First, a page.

In the heady days that followed the fall of the Iron Curtain, an old professor of mine - he was a former dissident who had fled the Soviet Union during the Cold War - was fond of telling the following joke: Communism, he would say with all the mock seriousness he could muster, still survives in three areas of the world - China, Cuba and on the campuses of American colleges and universities.
As with all good jokes, there is more than a little truth in the professor's punchline: Eight years after the collapse of the Berlin Wall set in motion communism's steady slide into the dustbin of history, Marxist theory is thriving in the American academy, and nowhere is it more heartily espoused than among professors of literature. Here, for example, is a sample from the writing of Frederic Jameson, perhaps the brightest light in the constellation that is Duke University's literature department: "Stalinism," he writes, "is disappearing not because it failed, but because it succeeded, and fulfilled its historical mission to force the rapid industrialization of an underdeveloped country."
Lest anyone think that Mr. Jameson is but a loose cannon amid the otherwise staid denizens of academe, John Ellis - himself a well-respected literary scholar and author of the new book, "Literature Lost" - points out that "[Mr. Jameson] is probably the most quoted of all American critics, and citations of his work are commonly accompanied by almost abjectly respectful phrases: `Jameson tells us that . . .' or `Jameson has shown us that . . .'"
Dinesh D'Souza was perhaps the first to alert America to the strange goings on on campus with his "Illiberal Education" (1991) - an important book, to be sure, but a broad polemic whose argumentation has been too easily dismissed as conservative cant by the very people it singled out for criticism - the academics themselves. Such dismissiveness will be hard to pass off in the face of Mr. Ellis' critique - which confines itself to the study of literature and, as a result, is thoroughly and convincingly argued.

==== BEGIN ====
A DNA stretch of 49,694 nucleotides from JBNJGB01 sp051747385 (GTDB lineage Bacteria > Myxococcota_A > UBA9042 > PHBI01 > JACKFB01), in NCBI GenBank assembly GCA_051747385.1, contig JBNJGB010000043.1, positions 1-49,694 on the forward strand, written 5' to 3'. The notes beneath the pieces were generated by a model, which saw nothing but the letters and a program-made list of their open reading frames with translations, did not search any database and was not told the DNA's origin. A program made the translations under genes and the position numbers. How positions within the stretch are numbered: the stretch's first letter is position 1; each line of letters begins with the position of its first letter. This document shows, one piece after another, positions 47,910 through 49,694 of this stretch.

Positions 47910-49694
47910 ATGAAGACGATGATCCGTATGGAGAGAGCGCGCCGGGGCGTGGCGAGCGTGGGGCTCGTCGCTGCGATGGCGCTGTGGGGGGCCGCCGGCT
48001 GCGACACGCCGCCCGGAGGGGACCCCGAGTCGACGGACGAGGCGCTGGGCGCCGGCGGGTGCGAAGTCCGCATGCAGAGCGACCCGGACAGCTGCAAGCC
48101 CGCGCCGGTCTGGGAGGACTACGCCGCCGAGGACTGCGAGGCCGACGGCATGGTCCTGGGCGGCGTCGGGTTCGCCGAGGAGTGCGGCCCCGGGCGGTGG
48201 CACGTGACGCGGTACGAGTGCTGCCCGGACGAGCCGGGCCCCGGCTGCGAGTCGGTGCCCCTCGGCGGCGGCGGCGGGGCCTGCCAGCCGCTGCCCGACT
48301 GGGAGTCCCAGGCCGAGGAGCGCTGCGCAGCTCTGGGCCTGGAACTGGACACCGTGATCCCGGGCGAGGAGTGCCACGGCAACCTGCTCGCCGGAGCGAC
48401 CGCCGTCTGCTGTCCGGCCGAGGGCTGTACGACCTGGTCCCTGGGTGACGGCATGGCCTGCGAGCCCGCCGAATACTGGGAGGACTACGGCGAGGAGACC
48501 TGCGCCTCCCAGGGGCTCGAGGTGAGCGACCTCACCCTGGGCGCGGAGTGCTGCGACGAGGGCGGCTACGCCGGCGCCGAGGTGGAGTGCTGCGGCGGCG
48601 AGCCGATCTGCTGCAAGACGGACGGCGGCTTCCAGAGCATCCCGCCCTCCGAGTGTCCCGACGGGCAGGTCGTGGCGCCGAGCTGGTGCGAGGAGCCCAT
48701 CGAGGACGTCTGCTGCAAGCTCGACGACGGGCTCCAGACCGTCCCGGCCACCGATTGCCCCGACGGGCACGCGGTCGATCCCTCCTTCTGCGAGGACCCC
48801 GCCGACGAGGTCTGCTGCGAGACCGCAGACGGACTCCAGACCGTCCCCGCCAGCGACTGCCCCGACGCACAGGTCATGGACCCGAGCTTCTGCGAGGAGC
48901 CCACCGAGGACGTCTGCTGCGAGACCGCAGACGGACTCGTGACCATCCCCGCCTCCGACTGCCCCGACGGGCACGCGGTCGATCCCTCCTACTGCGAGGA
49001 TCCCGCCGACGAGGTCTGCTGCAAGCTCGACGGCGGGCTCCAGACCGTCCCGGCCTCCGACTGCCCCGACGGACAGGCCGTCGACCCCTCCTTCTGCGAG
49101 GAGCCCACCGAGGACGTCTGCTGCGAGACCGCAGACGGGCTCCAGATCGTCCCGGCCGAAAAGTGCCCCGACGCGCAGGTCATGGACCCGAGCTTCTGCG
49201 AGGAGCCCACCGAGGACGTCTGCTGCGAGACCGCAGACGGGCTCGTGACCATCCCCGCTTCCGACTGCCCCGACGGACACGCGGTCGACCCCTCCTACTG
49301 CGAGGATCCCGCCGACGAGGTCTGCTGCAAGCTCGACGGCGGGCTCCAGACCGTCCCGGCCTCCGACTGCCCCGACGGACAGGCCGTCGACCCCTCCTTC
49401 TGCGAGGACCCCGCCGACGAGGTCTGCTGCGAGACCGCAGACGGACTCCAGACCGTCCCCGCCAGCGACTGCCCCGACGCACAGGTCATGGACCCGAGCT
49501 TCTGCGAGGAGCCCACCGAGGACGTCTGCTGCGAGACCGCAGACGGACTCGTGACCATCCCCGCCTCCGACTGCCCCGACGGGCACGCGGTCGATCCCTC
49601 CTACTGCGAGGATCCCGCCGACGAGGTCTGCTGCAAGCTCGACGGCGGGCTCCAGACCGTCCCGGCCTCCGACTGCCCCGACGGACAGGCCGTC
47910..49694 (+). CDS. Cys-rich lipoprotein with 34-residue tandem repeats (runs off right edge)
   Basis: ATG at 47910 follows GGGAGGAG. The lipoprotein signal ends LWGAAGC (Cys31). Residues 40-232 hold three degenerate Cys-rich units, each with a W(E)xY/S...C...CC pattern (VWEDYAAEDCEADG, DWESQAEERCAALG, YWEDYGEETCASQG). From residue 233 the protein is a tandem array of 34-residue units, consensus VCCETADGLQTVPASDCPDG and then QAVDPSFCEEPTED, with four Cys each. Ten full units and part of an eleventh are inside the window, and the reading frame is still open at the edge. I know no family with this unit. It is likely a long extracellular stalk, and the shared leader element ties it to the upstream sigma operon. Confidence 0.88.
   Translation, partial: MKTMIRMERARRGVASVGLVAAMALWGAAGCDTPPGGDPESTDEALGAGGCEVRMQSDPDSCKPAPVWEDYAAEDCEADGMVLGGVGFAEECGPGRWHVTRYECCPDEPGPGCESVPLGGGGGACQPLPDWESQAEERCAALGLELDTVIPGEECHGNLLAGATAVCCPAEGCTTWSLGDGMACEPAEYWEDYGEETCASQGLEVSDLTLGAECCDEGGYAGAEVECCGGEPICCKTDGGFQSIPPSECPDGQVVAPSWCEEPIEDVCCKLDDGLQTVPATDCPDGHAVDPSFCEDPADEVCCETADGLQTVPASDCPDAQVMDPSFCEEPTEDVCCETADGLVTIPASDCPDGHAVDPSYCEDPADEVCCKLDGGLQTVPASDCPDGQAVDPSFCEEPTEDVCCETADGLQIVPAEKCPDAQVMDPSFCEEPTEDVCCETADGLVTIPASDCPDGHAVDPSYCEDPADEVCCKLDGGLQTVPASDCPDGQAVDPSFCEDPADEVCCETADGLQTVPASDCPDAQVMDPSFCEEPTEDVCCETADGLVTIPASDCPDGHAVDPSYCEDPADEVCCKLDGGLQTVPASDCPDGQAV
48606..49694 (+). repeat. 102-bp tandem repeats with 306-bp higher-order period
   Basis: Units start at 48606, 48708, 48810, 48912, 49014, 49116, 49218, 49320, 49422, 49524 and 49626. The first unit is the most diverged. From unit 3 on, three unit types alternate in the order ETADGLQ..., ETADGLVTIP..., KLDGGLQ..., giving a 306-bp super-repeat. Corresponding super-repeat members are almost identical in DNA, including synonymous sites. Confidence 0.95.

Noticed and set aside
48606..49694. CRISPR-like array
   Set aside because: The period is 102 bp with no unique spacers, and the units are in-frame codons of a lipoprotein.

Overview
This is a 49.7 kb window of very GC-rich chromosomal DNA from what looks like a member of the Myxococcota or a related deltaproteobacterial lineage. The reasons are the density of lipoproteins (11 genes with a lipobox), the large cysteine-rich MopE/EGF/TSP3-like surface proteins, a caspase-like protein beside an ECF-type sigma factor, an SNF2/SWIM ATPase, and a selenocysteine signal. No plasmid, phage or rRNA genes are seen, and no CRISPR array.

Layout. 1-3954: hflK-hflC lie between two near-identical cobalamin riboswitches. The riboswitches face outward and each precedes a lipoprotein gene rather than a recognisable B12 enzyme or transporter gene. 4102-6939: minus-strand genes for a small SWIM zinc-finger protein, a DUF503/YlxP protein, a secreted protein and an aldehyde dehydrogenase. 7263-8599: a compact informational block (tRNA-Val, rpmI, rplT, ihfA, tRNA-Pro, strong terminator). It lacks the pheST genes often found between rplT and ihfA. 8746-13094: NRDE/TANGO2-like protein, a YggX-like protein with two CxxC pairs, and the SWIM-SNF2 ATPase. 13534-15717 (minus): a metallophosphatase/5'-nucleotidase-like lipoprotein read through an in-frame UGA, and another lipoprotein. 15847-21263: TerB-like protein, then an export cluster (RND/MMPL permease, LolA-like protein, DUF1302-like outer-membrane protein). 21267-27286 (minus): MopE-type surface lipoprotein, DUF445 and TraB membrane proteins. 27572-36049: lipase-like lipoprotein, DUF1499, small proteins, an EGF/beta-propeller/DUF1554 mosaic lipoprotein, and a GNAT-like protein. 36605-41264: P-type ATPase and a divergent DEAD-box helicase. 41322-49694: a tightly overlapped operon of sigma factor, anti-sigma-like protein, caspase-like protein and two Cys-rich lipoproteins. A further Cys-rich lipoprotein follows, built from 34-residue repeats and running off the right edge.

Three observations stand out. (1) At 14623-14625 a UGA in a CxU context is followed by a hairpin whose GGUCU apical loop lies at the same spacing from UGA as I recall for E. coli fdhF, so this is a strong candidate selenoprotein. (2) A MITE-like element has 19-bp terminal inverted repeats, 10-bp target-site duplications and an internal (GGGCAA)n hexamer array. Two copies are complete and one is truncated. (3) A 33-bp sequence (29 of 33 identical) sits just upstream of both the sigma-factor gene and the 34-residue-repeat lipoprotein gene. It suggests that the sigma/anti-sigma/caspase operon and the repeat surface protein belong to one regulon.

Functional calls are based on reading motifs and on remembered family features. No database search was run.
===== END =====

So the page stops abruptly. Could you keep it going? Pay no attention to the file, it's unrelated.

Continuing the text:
The author paints a dismal picture of literary pursuits in today's academy, one that would be almost comical were it not tempered by the realization that Mr. Jameson and his like are not barbarians at the gates, but rather rulers of the academic roost - scholars whose interests and influence range far beyond the literature departments they occupy.
Having devoted his life to the study of literature - his area of expertise is German literature - Mr. Ellis brings to the discussion a sense of history and perspective that is, sadly, often lacking in today's debates over the state of academia in general and literary studies in particular. But "looking back," Mr. Ellis cautions, "has nothing to do with nostalgia for the way things were or a conservative resistance to change. The point is that to grasp the character of what is happening now we must contrast it with what it has replaced."
"What is happening now," Mr. Ellis makes clear, is rather straightforward. The study of literature has been reduced to little more than the airing of race, gender and class grievances, with every text being interrogated for clues about its disposition with regard to that great triad of issues. The author attributes the narrowness of contemporary literary studies to the rise of the French theorists of the 1970s, most notably Jacques Derrida and Michel Foucault, names that are invoked these days with even more reverence than that of Mr. Jameson.
France, the author points out, was rather late in catching on to 20th-century theoretical developments, in which scholars sought a more systematic approach to literature and criticism. In the 1970s, however, France's reputation as "the most conservative of European nations in literary study" began to give way as critics like Mr. Foucault and Mr. Derrida sought to bring French scholarship up to date. "The …